Might be the father, Harry, to that thought. --Shak.
                     The father of good news.                     --Shak.
      9. The Supreme Being and Creator; God; in theology, the first
            person in the Trinity.
                     Our Father, which art in heaven.         --Matt. vi. 9.
                     Now had the almighty Father from above . . . Bent
                     down his eye.                                    --Milton.
      {Adoptive father}, one who adopts the child of another,
            treating it as his own.
      {Apostolic father}, {Conscript fathers, etc.} See under
            {Apostolic}, {Conscript}, etc.
      {Father in God}, a title given to bishops.
      {Father of lies}, the Devil.
      {Father of the bar}, the oldest practitioner at the bar.
      {Fathers of the city}, the aldermen.
      {Father of the Faithful}.
            (a) Abraham. --Rom. iv. --Gal. iii. 6-9.
            (b) Mohammed, or one of the sultans, his successors.
      {Father of the house}, the member of a legislative body who
            has had the longest continuous service.
      {Most Reverend Father in God}, a title given to archbishops
            and metropolitans, as to the archbishops of Canterbury and
      {Natural father}, the father of an illegitimate child.
      {Putative father}, one who is presumed to be the father of an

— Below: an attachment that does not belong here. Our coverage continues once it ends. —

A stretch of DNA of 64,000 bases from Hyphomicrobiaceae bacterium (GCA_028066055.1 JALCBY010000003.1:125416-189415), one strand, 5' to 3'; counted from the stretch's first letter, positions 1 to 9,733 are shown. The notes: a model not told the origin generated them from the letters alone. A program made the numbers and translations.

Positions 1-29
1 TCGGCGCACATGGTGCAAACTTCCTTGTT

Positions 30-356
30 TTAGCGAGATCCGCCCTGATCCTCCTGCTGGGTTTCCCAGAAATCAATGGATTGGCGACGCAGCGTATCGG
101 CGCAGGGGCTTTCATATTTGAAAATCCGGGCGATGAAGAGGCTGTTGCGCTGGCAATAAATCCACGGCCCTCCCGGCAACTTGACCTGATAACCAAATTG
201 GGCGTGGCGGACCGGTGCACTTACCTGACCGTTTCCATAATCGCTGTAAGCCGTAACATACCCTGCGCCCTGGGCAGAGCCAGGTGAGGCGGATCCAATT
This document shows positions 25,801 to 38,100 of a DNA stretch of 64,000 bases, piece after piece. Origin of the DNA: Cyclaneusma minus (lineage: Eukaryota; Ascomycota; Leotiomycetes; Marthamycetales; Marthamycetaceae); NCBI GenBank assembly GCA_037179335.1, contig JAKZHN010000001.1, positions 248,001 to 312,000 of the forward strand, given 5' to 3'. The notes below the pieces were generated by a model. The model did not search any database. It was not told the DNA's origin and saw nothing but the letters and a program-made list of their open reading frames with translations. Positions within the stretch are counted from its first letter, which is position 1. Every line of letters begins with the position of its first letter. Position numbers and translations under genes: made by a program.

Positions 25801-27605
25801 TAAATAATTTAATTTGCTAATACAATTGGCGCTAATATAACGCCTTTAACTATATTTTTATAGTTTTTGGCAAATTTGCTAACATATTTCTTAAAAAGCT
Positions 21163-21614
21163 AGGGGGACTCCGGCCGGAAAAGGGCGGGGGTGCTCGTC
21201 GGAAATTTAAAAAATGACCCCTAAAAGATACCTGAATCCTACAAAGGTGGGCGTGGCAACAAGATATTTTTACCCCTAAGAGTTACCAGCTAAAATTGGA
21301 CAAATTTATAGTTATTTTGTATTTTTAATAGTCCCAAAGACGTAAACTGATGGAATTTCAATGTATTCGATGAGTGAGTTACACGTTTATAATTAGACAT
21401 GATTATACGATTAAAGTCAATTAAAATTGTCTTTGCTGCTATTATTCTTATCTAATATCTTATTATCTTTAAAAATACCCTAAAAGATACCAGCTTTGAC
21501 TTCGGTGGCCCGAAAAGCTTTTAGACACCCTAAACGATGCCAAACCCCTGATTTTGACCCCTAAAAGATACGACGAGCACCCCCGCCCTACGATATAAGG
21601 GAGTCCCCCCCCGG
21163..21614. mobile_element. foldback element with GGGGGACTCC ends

illegitimate child; the supposed father.
      {Spiritual father}.
            (a) A religious teacher or guide, esp. one instrumental in
                  leading a soul to God.
            (b) (R. C. Ch.) A priest who hears confession in the
                  sacrament of penance.
      {The Holy Father} (R. C. Ch.), the pope.

From Easton's 1897 Bible Dictionary [easton]:
      a name applied (1) to any ancestor (Deut. 1:11; 1 Kings 15:11;
      Matt. 3:9; 23:30, etc.); and (2) as a title of respect to a
      chief, ruler, or elder, etc. (Judg. 17:10; 18:19; 1 Sam. 10:12;
      2 Kings 2:12; Matt. 23:9, etc.). (3) The author or beginner of
      anything is also so called; e.g., Jabal and Jubal (Gen. 4:20,
      21; comp. Job 38:28).
         Applied to God (Ex. 4:22; Deut. 32:6; 2 Sam. 7:14; Ps. 89:27,
      28, etc.). (1.) As denoting his covenant relation to the Jews
      (Jer. 31:9; Isa. 63:16; 64:8; John 8:41, etc.).
         (2.) Believers are called God's "sons" (John 1:12; Rom. 8:16;
      Matt. 6:4, 8, 15, 18; 10:20, 29). They also call him "Father"
      (Rom. 1:7; 1 Cor. 1:3; 2 Cor. 1:2; Gal. 1:4)
No guarantee of accuracy or completeness!
©TU Chemnitz, 2006-2019